Another sign that it’s time to create a budget is when you’re overly reliant on credit cards. That’s because credit card debt can quickly spiral out of control, leading to higher interest charges and fees. And by creating a household budget, you can identify areas to reduce expenses and allocate more money away from credit and to pay off accumulated debt.

If you’re a high earner but don’t have enough money to contribute to your retirement plan, that might be another sign that it’s time to create a budget. Now, it’s never too early (or too late) to start planning for retirement. And a household budget can help you find ways to set aside more money for retirement and ensure you’re on track to meeting your financial goals.

Finally, if you have no idea where your money is going, then that might be your sign that you need a budget. If you need to figure out where your money is going each month, a household budget can help you identify areas where you may need to spend more wisely. And by creating a baseline against which to tracking your expenses, you can make informed decisions about allocating your money and working towards your financial goals.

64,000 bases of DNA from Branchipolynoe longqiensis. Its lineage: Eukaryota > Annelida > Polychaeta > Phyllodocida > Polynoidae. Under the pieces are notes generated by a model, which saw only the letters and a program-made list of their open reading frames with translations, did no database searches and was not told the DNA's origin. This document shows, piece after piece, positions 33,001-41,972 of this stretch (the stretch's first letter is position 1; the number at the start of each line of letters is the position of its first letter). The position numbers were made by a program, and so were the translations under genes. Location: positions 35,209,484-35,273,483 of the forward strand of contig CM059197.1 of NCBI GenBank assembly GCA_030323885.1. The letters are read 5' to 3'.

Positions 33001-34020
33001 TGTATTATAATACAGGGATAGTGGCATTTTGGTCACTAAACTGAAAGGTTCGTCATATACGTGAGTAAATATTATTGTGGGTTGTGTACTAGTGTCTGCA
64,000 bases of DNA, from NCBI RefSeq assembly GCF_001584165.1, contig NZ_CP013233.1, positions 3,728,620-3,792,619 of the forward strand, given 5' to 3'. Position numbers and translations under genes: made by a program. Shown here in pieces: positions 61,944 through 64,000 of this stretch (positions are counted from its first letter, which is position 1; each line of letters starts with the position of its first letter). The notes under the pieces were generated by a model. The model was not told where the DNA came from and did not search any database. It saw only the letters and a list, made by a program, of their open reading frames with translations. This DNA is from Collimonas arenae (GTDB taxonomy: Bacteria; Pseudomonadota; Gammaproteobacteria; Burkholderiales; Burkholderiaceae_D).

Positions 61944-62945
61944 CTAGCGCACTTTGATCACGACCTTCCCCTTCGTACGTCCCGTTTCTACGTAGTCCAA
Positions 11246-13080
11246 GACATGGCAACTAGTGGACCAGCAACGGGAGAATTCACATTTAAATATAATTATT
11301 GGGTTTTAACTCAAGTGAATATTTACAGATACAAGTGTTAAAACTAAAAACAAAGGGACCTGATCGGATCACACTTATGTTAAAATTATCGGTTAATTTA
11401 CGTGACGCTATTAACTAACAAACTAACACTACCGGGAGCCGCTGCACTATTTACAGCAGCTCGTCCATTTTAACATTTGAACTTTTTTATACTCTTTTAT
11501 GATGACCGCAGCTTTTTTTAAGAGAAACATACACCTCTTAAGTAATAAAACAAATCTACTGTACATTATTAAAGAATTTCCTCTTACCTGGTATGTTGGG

Now, creating a household budget may seem like a daunting task, but it doesn’t have to be. There are numerous online tools and resources available that can help simplify the process. But remember, once you have a budget in place, it’s essential to stick to it. And, when an emergency arises, that’s when you can lean on your cash management process to help navigate life’s inevitable curveballs.

Tools to Create Your Budget

Well, so far, we’ve discussed how essential it is to track your expenses and why you may want to go about creating a budget. To be sure, a household budget can help you track your income and expenses, identify areas where you can save money, and set financial goals.

But, how should you go about setting a budget?

To begin, you’ll want to evaluate the critical components in your budget. You can start by identifying all sources of income, including salary, bonuses, investment income, or side hustles. Be sure to base your budget on your net income or the amount of money you take home after taxes.